after reading Anti-Gay
I don’t know if I’m bisexual anymore. Sure I like to sleep with girls (would like to, would probably be a more accurate way of putting it, these days), but all of my current sexual partners are male, and if we’re counting numbers of times, as opposed to numbers of partners, well I’m not going to tell you how low my bisexual credibility falls then – lets just say lots.
There are plenty of people on the other end of the sexual spectrum who call themselves gay or lesbian and who have had far more sexual contact with the opposite sex than I have with my own. They justify themselves by saying variously that their gay side is more important, that they want to express an affinity with the gay struggle, and that, perhaps most importantly, straight culture does not draw any distinction between gay and bi.
In this last point they are correct. Just as in racist America anyone with a pinch of Negro blood was “coloured” regardless of colour (it was true elsewhere as well, but where else would invent a special word for someone who had one black great grand parent), so in Heteroland any guy that so much as looks at another guy in the wrong way is a goddamn faggot.
So why do I still want to call myself bisexual? In the past I would have said that bisexual doesn’t have to mean 50/50, that experience doesn’t (and doesn’t have to) reflect preference, and that it would just be plain inaccurate to call myself straight. Well it would, but not just for the reasons I used to give.
When I was at university I once got involved with a conversation over breakfast with about eight people, none of whom were prepared to call themselves English. I got away with it because I was just under half Irish by blood, although I (and both my parents) had lived in England all my life. This may seem like a slim claim, but other people’s were even less substantial – being brought up English in Wales, a Spanish father (never met, because he was adopted and had lived in Hertfordshire most of his life), and even a Welsh grandmother on the mother’s side were wheeled out in our attempts to avoid being tarred with the same brush as lager-swigging, dodgy-shirt-wearing, loud-mouthed tourists and football hooligans.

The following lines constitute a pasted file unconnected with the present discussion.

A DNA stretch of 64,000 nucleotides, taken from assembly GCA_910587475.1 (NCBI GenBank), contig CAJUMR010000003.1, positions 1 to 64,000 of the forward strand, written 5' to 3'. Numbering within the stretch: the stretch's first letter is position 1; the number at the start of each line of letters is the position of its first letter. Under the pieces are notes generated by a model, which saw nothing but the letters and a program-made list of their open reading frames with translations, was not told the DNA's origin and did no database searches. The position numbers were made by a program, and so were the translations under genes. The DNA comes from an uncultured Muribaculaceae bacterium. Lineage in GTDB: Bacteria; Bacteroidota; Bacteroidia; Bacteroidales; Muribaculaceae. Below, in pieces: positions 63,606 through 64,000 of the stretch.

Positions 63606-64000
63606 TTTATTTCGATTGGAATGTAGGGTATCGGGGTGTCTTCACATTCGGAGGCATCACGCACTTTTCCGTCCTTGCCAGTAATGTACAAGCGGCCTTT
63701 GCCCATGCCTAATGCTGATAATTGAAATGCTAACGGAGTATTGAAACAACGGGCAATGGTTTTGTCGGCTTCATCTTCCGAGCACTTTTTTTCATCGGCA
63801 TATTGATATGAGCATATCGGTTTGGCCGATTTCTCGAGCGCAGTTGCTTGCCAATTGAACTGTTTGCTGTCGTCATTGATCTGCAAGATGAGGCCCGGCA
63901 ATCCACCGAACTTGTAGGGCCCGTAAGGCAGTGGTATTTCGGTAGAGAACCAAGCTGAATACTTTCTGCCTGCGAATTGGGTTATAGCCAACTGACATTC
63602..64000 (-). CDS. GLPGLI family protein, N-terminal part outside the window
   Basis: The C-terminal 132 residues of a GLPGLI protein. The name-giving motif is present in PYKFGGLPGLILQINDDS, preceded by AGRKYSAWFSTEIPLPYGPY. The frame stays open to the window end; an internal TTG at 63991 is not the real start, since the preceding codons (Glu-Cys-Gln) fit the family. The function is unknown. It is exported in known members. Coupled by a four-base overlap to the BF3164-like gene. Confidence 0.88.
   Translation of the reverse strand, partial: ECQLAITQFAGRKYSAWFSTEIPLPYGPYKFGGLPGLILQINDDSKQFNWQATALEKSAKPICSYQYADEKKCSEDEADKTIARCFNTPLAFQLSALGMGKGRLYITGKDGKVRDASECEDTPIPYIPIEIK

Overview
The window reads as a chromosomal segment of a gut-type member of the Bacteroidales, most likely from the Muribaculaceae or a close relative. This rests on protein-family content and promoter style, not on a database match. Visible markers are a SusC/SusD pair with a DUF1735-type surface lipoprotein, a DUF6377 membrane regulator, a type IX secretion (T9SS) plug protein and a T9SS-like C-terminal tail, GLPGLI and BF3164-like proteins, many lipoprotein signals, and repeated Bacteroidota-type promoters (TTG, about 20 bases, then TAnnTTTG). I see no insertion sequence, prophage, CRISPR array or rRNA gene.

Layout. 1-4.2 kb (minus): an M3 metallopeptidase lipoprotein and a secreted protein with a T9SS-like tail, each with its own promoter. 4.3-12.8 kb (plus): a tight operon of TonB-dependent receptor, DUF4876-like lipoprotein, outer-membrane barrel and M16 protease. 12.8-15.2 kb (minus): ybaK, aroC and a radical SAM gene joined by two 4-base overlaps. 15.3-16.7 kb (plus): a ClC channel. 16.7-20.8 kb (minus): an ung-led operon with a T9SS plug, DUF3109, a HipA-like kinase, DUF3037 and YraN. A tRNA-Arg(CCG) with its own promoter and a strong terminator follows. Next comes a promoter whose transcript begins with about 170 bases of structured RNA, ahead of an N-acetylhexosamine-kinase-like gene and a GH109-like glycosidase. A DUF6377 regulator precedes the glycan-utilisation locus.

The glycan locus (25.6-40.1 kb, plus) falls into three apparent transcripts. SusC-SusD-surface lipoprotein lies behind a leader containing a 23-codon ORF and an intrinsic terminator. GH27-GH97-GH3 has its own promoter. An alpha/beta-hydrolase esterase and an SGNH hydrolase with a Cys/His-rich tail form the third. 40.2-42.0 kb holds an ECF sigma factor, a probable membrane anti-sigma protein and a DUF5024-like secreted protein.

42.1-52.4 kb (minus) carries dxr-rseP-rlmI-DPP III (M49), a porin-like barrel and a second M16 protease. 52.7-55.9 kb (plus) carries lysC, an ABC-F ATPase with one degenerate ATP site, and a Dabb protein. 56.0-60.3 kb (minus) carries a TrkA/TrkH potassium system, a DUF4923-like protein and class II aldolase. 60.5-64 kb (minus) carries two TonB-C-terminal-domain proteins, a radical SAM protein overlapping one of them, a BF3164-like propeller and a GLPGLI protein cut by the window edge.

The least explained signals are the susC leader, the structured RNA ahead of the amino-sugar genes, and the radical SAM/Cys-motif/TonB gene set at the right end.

And this, I think, is the crux of it. My mother was right – I am just doing it to be difficult, because I do want to avoid being identified with the mainstream. And so, it seems, to plenty of other people – otherwise why would we have words like “straight” (meaning heterosexual), “straight” (meaning doesn’t use drugs), “square”, “vanilla”, “breeder”… And why else would the pierced and tattooed community be so keen to invent an equivalent term? (They may have one by now – I’ll readily admit to being behind the times.) Call me straight and I’ll sue.
Which is nuts. Don’t get me wrong, I don’t think we should be for the mainstream either, but I think that the inventors of terms like “vanilla” are doing us as much of a disservice as whoever came up with “octoroon”. After all, while I object to being called ‘straight’, so, quite rightly, do my far from boring heterosexual friends, and I know from sad experience that being into bdsm, or drugs, or being pierced or tattooed doesn’t make anyone a better person. (And running down those who do it “just because it’s fashionable”, rather than for “the right reasons”, doesn’t help, not even a bit).
The problem, I think, is that that the word “straight” as we often use it represents a set of opinions rather than a sexuality, and if we want to oppose the ideal of marriage and mortgages and families with 2.2 children, then we should oppose the ideal of marriage and mortgages and families with 2.2 children, instead of taking it out on people who happen to prefer the opposite sex. And not just because I’m beginning to suspect that I do.